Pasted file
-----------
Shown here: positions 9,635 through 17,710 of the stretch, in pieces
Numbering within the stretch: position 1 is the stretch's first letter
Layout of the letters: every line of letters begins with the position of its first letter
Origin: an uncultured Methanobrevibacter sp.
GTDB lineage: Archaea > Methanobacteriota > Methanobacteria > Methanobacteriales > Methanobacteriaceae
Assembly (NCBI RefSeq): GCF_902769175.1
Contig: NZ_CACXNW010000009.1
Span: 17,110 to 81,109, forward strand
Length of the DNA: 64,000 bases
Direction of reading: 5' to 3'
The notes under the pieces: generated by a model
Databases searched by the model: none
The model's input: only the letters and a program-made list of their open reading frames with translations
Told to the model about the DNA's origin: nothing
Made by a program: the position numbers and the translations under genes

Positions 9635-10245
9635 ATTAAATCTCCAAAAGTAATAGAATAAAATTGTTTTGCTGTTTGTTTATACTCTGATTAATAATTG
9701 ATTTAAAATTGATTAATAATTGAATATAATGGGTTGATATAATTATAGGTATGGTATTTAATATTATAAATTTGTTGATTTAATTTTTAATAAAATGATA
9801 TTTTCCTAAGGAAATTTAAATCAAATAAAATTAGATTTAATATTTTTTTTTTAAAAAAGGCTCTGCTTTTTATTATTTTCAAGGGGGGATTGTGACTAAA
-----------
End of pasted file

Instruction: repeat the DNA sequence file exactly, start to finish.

Shown here: positions 9,635 through 17,710 of the stretch, in pieces
Numbering within the stretch: position 1 is the stretch's first letter
Layout of the letters: every line of letters begins with the position of its first letter
Origin: an uncultured Methanobrevibacter sp.
GTDB lineage: Archaea > Methanobacteriota > Methanobacteria > Methanobacteriales > Methanobacteriaceae
Assembly (NCBI RefSeq): GCF_902769175.1
Contig: NZ_CACXNW010000009.1
Span: 17,110 to 81,109, forward strand
Length of the DNA: 64,000 bases
Direction of reading: 5' to 3'
The notes under the pieces: generated by a model
Databases searched by the model: none
The model's input: only the letters and a program-made list of their open reading frames with translations
Told to the model about the DNA's origin: nothing
Made by a program: the position numbers and the translations under genes

Positions 9635-10245
9635 ATTAAATCTCCAAAAGTAATAGAATAAAATTGTTTTGCTGTTTGTTTATACTCTGATTAATAATTG
9701 ATTTAAAATTGATTAATAATTGAATATAATGGGTTGATATAATTATAGGTATGGTATTTAATATTATAAATTTGTTGATTTAATTTTTAATAAAATGATA
9801 TTTTCCTAAGGAAATTTAAATCAAATAAAATTAGATTTAATATTTTTTTTTTAAAAAAGGCTCTGCTTTTTATTATTTTCAAGGGGGGATTGTGACTAAA